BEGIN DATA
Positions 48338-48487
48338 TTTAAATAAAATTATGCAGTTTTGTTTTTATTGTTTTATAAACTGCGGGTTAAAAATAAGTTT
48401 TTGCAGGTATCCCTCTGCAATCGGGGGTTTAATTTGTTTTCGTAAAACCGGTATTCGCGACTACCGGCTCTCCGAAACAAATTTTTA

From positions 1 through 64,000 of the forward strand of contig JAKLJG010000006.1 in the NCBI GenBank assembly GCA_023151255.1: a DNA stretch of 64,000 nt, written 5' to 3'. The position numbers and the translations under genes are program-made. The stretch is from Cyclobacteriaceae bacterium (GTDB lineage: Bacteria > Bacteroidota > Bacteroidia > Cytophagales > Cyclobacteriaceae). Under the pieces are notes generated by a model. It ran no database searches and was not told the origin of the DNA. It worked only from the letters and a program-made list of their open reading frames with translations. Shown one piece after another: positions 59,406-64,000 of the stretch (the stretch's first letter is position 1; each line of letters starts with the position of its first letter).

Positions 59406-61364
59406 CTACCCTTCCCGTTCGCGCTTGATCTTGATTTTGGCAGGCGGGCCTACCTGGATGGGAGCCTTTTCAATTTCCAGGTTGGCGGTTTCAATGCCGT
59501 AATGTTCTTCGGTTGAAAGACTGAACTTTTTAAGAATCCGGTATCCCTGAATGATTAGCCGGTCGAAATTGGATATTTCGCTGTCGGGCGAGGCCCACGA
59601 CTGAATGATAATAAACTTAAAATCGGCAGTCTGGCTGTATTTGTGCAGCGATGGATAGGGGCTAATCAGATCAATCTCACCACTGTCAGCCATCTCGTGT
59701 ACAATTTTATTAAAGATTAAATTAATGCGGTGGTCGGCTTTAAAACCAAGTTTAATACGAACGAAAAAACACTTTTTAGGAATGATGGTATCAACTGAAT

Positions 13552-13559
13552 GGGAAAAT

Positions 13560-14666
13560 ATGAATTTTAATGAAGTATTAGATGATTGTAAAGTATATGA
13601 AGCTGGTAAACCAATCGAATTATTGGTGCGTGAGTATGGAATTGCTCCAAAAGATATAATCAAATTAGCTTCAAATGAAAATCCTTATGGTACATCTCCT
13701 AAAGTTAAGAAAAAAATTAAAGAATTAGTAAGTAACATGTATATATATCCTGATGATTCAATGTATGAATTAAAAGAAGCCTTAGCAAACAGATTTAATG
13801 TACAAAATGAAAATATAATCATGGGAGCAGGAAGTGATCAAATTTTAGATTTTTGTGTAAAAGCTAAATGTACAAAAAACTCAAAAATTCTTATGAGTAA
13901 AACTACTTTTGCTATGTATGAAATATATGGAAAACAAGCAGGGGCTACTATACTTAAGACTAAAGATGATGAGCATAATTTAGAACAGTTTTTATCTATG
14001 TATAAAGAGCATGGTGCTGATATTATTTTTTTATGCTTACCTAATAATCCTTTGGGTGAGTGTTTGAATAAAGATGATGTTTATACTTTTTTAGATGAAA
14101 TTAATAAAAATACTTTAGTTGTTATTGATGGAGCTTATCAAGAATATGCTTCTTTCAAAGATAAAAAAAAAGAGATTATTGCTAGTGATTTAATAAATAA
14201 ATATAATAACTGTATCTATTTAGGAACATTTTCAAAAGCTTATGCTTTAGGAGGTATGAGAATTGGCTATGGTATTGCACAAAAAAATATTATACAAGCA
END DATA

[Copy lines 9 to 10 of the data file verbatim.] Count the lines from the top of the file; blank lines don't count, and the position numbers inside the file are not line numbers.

59701 ACAATTTTATTAAAGATTAAATTAATGCGGTGGTCGGCTTTAAAACCAAGTTTAATACGAACGAAAAAACACTTTTTAGGAATGATGGTATCAACTGAAT

Positions 13552-13559